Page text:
Reviews: Doctor Who – Series 9, Episode 12 – Hell Bent

Chris Jordan reviews the Doctor Who Series Nine finale, Hell Bent.

Events and themes from across Doctor Who lore weave together to form a genuinely surprising and extremely satisfying finale in Hell Bent. Building from Heaven Sent's conclusion, which really could have gone anywhere, Steven Moffat has delivered one of his strongest scripts yet, with a set of twists, reveals, and insights which manage to catch fans off-guard while at the same time feeling totally earned. Not only does it give a fantastic payoff to series nine's ongoing thematic arc, it also casts plot threads from the past several years in new lights, creating a rich feeling of cohesiveness across this first stretch of the Peter Capaldi era.

"I hope you're ready for some feels.
Some serious feels are coming."
Going into this episode I was optimistic but a bit concerned: the trailer at the end of Heaven Sent made Hell Bent look appropriately huge and epic, but also made me worry that Steven Moffat may have thrown away consistency with recent major plot-points in favor of a grand-scale showstopper. I am so happy that he proved me wrong. The opening minutes flirt with this problem, recalling the too-big, suspension-of-disbelief-straining series six finale, but it soon becomes clear that these moments are not just for flash, but in service of a very strong story. Unlike past finales which ramp up the epic stakes to cosmic proportions, Hell Bent actually starts on a grand scale but quickly focuses in on a very personal, intimate dilemma. Everything else that happens, as epic as it seems, functions in support of the same examination of The Doctor's character and actions that we saw in last week's one-man show. Like this entire season, it is interested in a deeply philosophical question at the heart of Doctor Who: what are the ethical implications of adventuring across time in the way The Doctor does?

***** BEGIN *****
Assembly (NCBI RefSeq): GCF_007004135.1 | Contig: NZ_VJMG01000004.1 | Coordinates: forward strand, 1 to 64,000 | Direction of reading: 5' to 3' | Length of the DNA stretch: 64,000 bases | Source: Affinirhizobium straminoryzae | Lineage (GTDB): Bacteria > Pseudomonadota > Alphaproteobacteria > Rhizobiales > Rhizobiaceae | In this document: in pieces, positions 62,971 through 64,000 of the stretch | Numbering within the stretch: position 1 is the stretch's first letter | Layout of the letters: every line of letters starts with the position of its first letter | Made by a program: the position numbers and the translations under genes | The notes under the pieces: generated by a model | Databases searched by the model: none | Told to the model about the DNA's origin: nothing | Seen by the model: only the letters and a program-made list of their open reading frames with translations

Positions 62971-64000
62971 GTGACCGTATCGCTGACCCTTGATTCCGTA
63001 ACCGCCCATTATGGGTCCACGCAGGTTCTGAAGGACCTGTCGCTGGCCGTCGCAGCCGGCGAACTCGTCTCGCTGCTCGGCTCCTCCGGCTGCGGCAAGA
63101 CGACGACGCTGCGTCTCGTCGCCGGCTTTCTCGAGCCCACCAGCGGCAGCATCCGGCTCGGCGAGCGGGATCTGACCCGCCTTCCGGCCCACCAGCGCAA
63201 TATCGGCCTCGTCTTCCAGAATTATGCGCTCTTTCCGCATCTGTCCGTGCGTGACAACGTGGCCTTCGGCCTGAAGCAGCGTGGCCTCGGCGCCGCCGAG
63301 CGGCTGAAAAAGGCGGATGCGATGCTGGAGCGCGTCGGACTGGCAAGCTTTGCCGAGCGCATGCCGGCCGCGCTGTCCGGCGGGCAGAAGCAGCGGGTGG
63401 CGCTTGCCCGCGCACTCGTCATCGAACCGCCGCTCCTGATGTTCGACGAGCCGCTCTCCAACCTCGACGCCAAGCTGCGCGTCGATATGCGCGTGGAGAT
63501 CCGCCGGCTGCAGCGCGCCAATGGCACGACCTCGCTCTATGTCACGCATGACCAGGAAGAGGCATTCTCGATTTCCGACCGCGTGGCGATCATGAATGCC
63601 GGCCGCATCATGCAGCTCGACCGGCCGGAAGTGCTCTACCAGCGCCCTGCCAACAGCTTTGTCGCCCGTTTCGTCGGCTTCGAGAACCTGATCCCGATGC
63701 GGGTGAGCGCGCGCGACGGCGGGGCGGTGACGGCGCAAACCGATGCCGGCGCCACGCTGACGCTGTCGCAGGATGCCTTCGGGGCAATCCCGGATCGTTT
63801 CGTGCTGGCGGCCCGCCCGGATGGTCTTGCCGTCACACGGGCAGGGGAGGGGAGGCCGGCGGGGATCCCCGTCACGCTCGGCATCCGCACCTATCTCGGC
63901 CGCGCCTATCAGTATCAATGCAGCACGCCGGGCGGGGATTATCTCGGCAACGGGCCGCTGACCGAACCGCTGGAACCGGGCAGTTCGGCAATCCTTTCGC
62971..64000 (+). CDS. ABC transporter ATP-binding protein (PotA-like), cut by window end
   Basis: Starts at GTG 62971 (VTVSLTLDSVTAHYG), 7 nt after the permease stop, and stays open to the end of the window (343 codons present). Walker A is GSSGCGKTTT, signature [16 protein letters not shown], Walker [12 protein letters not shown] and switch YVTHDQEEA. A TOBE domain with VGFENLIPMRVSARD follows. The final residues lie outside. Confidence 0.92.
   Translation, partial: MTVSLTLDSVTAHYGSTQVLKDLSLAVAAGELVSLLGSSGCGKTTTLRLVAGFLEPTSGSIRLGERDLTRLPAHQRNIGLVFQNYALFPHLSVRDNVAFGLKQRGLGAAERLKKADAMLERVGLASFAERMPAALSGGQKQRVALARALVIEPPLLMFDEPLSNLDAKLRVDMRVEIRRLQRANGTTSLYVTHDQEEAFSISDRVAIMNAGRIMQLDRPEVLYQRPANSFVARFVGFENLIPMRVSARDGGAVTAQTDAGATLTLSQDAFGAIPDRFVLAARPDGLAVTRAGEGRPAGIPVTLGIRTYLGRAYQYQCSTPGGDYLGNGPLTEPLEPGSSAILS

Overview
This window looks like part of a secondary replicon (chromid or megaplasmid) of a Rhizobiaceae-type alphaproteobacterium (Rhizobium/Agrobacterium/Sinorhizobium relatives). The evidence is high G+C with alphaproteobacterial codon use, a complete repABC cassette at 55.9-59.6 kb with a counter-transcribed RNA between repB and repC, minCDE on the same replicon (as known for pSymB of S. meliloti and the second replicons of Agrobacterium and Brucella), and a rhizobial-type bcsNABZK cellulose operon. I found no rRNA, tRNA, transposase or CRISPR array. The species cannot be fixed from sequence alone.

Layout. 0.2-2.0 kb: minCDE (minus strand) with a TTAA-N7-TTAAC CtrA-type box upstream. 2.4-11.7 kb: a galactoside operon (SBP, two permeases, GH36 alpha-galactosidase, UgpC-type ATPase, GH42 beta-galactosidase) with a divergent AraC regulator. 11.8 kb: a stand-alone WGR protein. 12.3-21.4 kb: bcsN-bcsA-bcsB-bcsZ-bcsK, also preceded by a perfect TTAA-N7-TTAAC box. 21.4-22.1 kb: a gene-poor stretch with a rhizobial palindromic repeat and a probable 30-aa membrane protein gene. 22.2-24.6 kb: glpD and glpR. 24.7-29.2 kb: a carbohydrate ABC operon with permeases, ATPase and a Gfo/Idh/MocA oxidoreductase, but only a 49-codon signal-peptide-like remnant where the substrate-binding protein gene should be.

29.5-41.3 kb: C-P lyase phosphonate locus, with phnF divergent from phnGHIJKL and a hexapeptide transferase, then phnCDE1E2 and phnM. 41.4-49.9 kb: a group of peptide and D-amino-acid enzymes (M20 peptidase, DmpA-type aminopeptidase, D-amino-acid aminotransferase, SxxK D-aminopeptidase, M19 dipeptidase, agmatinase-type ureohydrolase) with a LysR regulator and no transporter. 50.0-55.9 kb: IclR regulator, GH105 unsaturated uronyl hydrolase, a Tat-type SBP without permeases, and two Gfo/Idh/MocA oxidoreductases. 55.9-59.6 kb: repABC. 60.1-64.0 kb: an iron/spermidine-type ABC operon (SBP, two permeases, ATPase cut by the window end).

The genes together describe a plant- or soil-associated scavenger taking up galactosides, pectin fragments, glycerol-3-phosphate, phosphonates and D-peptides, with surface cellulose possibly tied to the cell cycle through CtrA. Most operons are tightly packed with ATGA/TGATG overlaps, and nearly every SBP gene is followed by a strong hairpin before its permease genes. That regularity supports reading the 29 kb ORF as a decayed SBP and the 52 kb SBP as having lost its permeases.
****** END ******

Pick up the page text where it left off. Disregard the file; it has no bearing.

That is literally all one can say about the narrative content of this episode and stay spoiler-free: this truly is an episode that fans should go into as blind as possible. What I can say is that it probes this question in fascinating ways, and works with the show's mythos in ways that fans of both the original and new series should find immensely satisfying. It explores the show's continuity and themes in some new ways while also honoring established lore; something fans frequently worry about Steven Moffat's ability to do. It also brings a very thoughtful, emotionally resonant conclusion to this year's character development arcs, making this one of Doctor Who's best series as a character-based drama. The actors all bring their finest performances to the parts; particularly Capaldi. Those who felt that Capaldi didn't have enough to do in last year's finale should be thrilled with the excellent script he gets to work with here. The episode's direction is equally strong. Once again showing an excellent control over suspense and emotional buildup, Rachel Talalay has perhaps given us her finest directorial work ever over the course of this two-part arc.

"I like what you've done with the place, Doctor -
all the retro coolness, but with a bit more production value."
Hell Bent is a pitch-perfect conclusion to one of the revived Doctor Who's finest series yet. With the exception of just one misstep, the mediocre Sleep No More, series nine was uniformly excellent. Its eleven great episodes (leaving out that one not-so-great one) add up to an even greater whole, with rich character development and compelling themes and insights concerning the show's core concept. A fascinating look at just how The Doctor effects time as he travels through it, series nine allows us to see Doctor Who's cosmic logic on a grand scale while also giving us great adventures along the way. The show has seldom been better, and I can't wait to see where it goes from here. Fortunately, with the annual Christmas special right around the corner, we won't have to wait long.

Like this review? Please share.
StumbleUpon Reddit Pinterest Facebook Twitter Addthis


Series Nine Overall Score:

- Christopher S. Jordan